In addition to the testimony surrounding the plot to kill Gravano orchestrated by the Petitioner, two members of the Gambino Family testified that Petitioner was a member of the Construction Panel, which was made up of ranking Gambino family members and allowed its members toextort money and "cushy" no-work jobs from construction companies,andallowed construction companies to hire non-union workers and pay non-union wageswithout trouble from the unions. The Gambino Family witnesses testified that the Construction Panel extorted tens of millions of dollars in this manner. The witnesses further testified to Petitioner's personal participationandextortioninthe construction industry through his role on the Panel.

Petitioner was convicted of racketeering, conspiracy to racketeer, conspiracy to murder, and extortion and was sentenced to 25 years in prison, 3 years of supervised release, and a$400 special assessment. On the day after the jury convicted Petitioner, but before the Court passedsentence, Petitioner claimed that one juror, "Juror Seven," attempted to recant his guilty verdict. Judge Casey, who presided over the trial, interviewed the juror in the presence of the attorneys, but determined that an evidentiary hearing was not necessary. No further inquiry was conducted regarding Juror Seven's alleged attempt to recant.

Following his conviction, Gotti appealed to the Court of Appeals for the Second Circuit, in which he raised numerous arguments, including challenges to the receipt in evidence of uncharged crimes, expert testimony, and recordings of jailhouse conversations; challenges to the constitutionality and reasonableness of his sentence; and challenges relating to the venue of the prosecutions and to the allegedly ineffective assistance of his counsel. See United States v. Matera, 489 F.3d 115, 118-25 (2d Cir. 2007). On May 30, 2007, the Second Circuit denied all of Petitioner's claims and affirmed the judgment of the District Court. Id. Subsequently, the United States Supreme Court denied hispetitionfor certiorari. Matera v. United States, 128 S.Ct. 424 (2007).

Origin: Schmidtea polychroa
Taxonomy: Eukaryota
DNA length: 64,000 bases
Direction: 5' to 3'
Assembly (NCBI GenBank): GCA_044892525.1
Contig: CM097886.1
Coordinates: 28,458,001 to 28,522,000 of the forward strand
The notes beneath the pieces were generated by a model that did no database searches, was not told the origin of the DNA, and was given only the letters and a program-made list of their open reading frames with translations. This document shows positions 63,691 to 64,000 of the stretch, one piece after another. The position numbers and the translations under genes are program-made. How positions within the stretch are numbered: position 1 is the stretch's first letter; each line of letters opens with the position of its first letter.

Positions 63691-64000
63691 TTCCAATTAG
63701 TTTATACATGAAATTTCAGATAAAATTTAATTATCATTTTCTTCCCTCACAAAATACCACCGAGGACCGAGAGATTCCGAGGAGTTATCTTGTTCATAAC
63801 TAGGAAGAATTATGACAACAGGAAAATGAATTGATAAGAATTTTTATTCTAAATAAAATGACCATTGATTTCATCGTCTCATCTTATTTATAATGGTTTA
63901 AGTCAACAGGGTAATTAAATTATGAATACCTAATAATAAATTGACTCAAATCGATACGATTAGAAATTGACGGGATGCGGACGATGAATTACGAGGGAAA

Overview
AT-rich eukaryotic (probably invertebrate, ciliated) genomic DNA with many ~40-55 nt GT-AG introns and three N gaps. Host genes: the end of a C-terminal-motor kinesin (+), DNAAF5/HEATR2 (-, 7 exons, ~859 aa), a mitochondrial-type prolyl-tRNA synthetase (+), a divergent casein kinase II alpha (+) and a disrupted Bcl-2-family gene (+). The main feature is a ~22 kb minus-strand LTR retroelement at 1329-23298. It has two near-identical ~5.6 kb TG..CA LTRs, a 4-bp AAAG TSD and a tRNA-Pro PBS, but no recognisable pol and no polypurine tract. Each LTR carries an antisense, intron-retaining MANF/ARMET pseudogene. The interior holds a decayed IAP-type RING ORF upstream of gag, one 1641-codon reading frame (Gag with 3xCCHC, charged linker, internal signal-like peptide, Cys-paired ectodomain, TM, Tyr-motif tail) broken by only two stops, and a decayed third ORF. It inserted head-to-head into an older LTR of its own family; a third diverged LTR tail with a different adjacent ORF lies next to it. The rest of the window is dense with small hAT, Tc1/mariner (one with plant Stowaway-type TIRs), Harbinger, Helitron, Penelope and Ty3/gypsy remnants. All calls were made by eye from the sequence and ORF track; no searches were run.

The court will grant a petition for habeas corpus under 28 U.S.C. § 2255, only if (1) the Petitioner's sentence was imposed in violation of the Constitution or laws of the United States; (2) the court was without jurisdiction to impose the sentence; or (3) the sentence was in excess of the maximum authorized by law, or is otherwise subject to collateral attack. See Woodard v. United States, No. 04 Civ. 9695,2005 U.S. Dist. LEXIS 26802, at *6 (S.D.N.Y. Nov. 8, 2005) (citing Johnson v. United States, 313 F.3d 815, 817 (2d Cir. 2002)); see also United States v. Bokun, 73 F.3d 8, 12 (2d Cir. 1995) ("[A] collateral attack on a final judgment in a federal criminal case is generally available under § 2255 only for a constitutional error, a lack of jurisdiction in the sentencing court, or an error of law or fact that constitutes 'a fundamental defect which inherently results in a complete miscarriage of justice'") (quoting Hill v. United States, 368 U.S. 424, 428 (1962)). On a petition for habeas corpus, the petitioner bears the burden to prove his allegations by a preponderance of the evidence. Whitaker v. Meachum, 123 F.3d 714, 716 (2d Cir. 1997) (citing, inter alia, Walker v. Johnston, 312 U.S. 275, 286 (1941)); see also United States v. Frady, 456 U.S. 152, 166 (1982), reh'g denied, 456 U.S. 1001 ("We reaffirm the well-settled principle that to obtain collateral relief [under § 2255] a prisoner must clear a significantly higher hurdle than would exist on direct appeal.").


A. Each of Petitioner's Claims is Procedurally Barred

As noted above, Petitioner raises three distinct grounds ascollateral challenges to his sentence: (1) failure to produceallegedly exculpatory information in violation of Brady v. Maryland, 373 U.S. 83 (1963); (2) failure to conduct an evidentiary hearing following a juror's attempted recantation of a vote of guilty; and (3) the violation by the Government of ...